The UK’s construction industry is a leading provider of jobs, and one of the most important industries for the economy. It is responsible for the expansion of urban infrastructure, and the recipient of key investment on a number of fronts.
A developing construction industry indicates a growing nation – but there are some key generational challenges that threaten this growth and could be disastrous for a lynchpin of the economy. What are these challenges?
One of the key challenges faced by the construction industry at the present moment relates to labour. Despite encouraging figures from the construction industry as a whole, companies and contractors have found it significantly harder to source skilled tradespeople than before the pandemic.
The labour shortage has been partially attributed to the after-effects of the UK’s departure from the EU. However, there are also concerns that fewer young people are expressing an interest in vocational trade, as the working population of tradespeople seems to be aging upwards.
Health and Safety
Health and safety has been an evergreen concern for construction sites – but despite long-running industry concerns with creating safe working environments, construction-related injuries are the most common of all workplace injuries in the UK.
The key drivers for injury are believed to be poor training, and non-compliance when it comes to workplace health and safety policy. As such, health and safety remains a pressing matter in construction.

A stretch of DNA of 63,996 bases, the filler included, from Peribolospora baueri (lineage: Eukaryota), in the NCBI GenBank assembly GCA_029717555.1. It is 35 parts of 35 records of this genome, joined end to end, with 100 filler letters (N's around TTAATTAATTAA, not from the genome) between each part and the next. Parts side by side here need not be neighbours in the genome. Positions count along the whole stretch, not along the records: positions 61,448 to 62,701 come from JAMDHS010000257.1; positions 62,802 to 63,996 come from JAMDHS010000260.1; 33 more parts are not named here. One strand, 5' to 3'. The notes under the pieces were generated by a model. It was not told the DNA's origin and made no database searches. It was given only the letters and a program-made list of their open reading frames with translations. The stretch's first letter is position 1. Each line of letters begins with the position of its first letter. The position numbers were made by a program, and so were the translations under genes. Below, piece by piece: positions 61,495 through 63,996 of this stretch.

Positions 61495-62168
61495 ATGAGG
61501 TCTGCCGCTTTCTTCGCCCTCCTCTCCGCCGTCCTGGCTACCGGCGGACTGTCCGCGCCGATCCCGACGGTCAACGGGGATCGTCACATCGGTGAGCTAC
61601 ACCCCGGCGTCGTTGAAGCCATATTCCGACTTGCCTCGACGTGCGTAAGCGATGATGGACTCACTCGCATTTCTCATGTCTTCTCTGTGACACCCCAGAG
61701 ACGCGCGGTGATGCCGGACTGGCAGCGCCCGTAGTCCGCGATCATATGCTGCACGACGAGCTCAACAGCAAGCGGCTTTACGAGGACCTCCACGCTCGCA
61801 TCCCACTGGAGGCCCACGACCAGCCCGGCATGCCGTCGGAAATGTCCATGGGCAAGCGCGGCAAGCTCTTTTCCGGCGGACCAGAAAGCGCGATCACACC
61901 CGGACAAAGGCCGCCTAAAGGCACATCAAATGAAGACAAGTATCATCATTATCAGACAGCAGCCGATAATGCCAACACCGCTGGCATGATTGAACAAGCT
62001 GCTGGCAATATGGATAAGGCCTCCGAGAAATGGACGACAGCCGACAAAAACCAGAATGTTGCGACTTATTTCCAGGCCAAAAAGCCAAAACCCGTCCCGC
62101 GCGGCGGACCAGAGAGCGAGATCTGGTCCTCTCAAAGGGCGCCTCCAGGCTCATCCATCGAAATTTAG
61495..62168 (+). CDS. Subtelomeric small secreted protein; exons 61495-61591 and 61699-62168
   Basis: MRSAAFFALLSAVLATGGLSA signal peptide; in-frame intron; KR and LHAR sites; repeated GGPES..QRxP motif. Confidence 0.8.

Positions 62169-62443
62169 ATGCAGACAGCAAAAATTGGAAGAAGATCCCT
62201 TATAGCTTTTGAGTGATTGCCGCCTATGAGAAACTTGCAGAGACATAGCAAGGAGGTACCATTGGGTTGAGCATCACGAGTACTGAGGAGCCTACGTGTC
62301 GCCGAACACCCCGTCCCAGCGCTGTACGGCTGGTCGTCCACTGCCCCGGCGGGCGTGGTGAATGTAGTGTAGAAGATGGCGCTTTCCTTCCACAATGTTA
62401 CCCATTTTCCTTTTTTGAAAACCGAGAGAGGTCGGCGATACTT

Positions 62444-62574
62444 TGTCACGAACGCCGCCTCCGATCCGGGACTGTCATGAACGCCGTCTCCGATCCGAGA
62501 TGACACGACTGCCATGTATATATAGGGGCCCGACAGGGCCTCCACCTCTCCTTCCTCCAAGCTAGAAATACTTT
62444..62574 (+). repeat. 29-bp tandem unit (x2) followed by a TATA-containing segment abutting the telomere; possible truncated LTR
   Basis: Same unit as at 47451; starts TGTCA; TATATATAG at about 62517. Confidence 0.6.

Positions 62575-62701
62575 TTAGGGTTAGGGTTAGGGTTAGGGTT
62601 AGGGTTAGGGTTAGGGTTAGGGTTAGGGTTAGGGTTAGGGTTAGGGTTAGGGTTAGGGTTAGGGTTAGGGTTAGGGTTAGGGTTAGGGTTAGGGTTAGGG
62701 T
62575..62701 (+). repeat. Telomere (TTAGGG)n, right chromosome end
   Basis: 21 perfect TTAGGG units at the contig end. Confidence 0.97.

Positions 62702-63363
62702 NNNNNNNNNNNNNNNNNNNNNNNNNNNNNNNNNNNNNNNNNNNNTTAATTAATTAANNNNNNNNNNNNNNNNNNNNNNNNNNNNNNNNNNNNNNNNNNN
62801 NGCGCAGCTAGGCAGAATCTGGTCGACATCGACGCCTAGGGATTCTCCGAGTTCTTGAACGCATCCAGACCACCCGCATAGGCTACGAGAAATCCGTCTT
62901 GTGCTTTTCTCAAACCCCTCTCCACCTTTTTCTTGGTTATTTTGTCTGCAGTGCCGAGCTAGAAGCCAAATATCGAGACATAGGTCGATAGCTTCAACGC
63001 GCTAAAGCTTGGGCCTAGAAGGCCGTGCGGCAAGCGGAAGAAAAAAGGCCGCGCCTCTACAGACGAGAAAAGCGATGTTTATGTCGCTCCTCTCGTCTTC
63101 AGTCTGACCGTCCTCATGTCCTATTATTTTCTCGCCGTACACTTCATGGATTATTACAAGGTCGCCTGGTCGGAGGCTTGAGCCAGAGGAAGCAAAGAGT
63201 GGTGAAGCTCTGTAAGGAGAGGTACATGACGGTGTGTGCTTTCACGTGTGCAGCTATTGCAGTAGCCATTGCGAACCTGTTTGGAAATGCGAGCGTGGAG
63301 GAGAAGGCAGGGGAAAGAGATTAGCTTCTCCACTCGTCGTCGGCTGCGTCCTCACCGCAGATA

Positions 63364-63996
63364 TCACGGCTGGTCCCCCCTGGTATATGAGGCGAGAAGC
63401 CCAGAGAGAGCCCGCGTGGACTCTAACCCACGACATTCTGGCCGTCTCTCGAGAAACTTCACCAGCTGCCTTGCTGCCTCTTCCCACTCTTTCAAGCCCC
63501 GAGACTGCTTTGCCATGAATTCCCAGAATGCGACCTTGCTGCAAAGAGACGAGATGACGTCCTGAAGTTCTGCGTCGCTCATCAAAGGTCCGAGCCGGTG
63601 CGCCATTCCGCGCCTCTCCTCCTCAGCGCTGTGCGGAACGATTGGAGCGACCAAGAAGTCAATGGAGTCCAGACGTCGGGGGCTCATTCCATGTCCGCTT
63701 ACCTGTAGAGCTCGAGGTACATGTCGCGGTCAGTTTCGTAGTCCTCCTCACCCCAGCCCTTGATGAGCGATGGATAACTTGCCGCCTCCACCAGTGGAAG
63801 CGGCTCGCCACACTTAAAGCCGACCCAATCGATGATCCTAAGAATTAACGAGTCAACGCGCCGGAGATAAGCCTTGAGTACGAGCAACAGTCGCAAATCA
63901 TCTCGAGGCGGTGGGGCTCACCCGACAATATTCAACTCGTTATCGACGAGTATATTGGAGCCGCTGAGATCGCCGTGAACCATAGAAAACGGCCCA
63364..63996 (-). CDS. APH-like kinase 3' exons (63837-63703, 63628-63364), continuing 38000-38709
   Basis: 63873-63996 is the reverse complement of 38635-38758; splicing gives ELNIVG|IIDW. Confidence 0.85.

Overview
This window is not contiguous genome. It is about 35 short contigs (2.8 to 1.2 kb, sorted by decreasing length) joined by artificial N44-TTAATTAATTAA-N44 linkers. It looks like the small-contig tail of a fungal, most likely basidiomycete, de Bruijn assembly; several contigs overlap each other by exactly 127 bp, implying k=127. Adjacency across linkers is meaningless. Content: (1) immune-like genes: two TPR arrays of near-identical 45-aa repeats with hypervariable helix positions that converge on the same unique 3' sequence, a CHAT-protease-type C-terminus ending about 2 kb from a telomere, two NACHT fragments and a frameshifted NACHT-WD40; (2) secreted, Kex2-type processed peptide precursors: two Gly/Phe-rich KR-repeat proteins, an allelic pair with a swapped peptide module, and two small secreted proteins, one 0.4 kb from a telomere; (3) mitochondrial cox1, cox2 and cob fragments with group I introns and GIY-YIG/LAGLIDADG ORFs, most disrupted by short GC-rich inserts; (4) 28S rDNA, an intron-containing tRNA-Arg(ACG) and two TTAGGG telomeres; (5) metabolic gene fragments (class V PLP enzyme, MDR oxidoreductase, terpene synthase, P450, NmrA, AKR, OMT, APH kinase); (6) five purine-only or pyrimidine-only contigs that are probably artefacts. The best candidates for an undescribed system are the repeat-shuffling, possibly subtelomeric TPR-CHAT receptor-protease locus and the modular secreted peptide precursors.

Productivity refers not to the idleness of existing employees, but rather to a wider issue that impacts the effectiveness of construction teams – with knock-on effects on schedules and project quality. Productivity can be affected by a wide variety of factors, from delays and breakdowns in the supply chain to equipment failure and beyond.
Today, supply chains are in turmoil globally; conflict in Eastern Europe and the international sanctions that resulted have had a crippling effect on certain areas, shutting down supply of fuels and drastically increasing the cost of raw materials to boot. Altogether, these have had a slowing effect on projects underway – itself with a dire cost consequence.
The construction industry also faces something of an existential threat, in the form of the global climate crisis. The effects of man-made pollution have been laid bare by the erratic weather patterns of the past few years, making all the clearer the case for a net-zero approach to pollution.
But construction is a leading polluter in the UK, whether in the use of industrial machinery or the unsustainable sourcing of raw materials with a high carbon cost. As the government imposes new expectations on industry in the UK, the challenge facing construction is to seek new, sustainable approaches without losing yet more staff to inexperience.
Site Management, and Addressing These Challenges
The above challenges are directly impacting on construction teams and projects this very moment, and often fall to specific managerial figures to solve on an individual basis. The construction site manager job role was created to ensure a cohesive approach to building, and the timely completion of specific jobs; today, the role is much more expansive, encompassing communication, health and safety and longer-term management challenges.
Talented site managers have adapted to the new challenges in the contemporary construction landscape, upskilling with training in new construction technology and software to better administrate job sites and projects in progress. Labour issues are a systemic problem that site managers cannot solve, but dedicated approaches to diverse hires and robust work-site processes have enabled them to control the other variables more directly.